So, for the Gateway series, it is: Gateway (1975); Gateway 2 (1977); In the Moment (1994); Homecoming (1994).
I was lucky enough to see these guys rip the entire audience a new one at the Montreal festival - talk about putting the speculum in the Spectrum.
You have Prime Directive (2000). Points of View (1998) is a slightly different line up in the power quintet of that period (Steve Wilson was replaced by Chris Potter for Prime Directive). There are some fantastic tracks on PoV, and the muscianship on these discs, and then one that followed in 2001 (Not for Nothin’) make a nice set from that period.
The big(ger) band stuff like What Goes Around and Critical Mass are decent, but somehow they never quite caught my attention fully.
One thing that is worth considering is the 1993 solo record Ones All. It takes some special talent to make an all bass recording interesting and rewarding. It works for me, but perhaps not everyone will appreciate it.
The 2012 Reunion: Live in New York is intriguing and I must get back to it and give it a proper listen. It is with Atschul and Rivers.
The new Prism album is surprisingly heavy-hitting. I got the 16/44 version in Flac, @Gordon, - there was a drop down menu for format after you start the check out procedure.
But the discography is big and I do own more of it. If others have favs I didn’t mention I’d be interested in hearing about them.
++1 for Abercrombie.
My favorite bassman remains Charlie Haden.
The Montreal Tapes" are often played on my rig.
I was present at some of the sessions and the performers are brilliant but the final speculum is how TIGHT they are together.
It was also the first time I experienced Rubalcaba live and he is also destined for the hall of fame as his temples grey a bit. He reminds me of Keith Jarrett, whom I also worship.
For guitar, check out Laurence Juber “Guitar Noire” if you don’t have it.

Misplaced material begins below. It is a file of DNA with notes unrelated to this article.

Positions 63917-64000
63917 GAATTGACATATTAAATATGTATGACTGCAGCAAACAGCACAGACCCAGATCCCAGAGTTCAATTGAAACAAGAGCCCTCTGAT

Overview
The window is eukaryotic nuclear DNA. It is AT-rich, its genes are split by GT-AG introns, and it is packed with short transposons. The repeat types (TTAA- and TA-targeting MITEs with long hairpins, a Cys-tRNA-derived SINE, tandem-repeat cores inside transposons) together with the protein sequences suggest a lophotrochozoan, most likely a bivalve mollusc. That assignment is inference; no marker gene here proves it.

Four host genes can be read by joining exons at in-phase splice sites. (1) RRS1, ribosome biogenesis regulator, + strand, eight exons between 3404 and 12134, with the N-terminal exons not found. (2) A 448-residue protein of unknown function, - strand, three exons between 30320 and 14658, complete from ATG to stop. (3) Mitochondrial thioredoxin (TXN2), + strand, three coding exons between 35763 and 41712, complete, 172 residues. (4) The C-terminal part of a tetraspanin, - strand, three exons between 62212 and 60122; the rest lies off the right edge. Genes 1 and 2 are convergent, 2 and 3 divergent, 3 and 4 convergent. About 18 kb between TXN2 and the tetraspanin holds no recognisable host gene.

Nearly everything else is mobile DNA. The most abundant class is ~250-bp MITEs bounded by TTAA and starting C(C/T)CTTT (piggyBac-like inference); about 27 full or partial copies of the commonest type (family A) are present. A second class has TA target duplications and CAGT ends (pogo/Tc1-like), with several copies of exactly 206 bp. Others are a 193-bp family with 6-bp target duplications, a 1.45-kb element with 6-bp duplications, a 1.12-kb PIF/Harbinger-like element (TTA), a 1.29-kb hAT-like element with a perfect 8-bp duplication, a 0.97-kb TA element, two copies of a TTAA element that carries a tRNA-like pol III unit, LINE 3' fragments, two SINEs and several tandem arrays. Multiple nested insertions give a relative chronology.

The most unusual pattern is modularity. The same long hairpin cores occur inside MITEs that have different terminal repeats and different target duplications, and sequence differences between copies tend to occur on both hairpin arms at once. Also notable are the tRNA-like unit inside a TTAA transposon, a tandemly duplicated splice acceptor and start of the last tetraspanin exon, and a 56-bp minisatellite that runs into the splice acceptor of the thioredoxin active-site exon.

Also Chesky “The Body Acoustic” is, for me a great album.
*** the drop down box gives options but no clue as to the “original audio”. It turned out to be AIFF. “It is whatever the artist supplied”.
The Montreal Tapes are great. ‘New Beginning’ from the Bley/Motian is a superb track in every respect, particularly suited to Haden’s best pace and playing style where his particular approach to timing really shows up nice. I also like some of the work he did under the Quartet West flag, but some people who deal with Atlantic winter seem to find the sunny optimism of this West Coast jazz a bit much to take!
EDIT - that cadenza that Bley does at the end of New Beginning is breathtaking - I’ve been listening to that track since the album was released and I still find it mesmerising. I presume piano players can confirm but the tightly syncopated rhythms he’s playing with his right require him to cross-over with his left to get some of the high notes in as he drops the left hand down the octaves to complete the song.
I’ll look up the Juber.
Thanks, guys. I see many names above that are favorites of mine. It’s always great to get turned on to new music and it looks like I’ve got some good exploring to do with Holland.
A good friend of mine and I ground John Abercrombie and Ralph Towner’s “Sargasso Sea,” and “Five Years Later,” into piles of vinyl dust on the turntable in the 1980’s. :x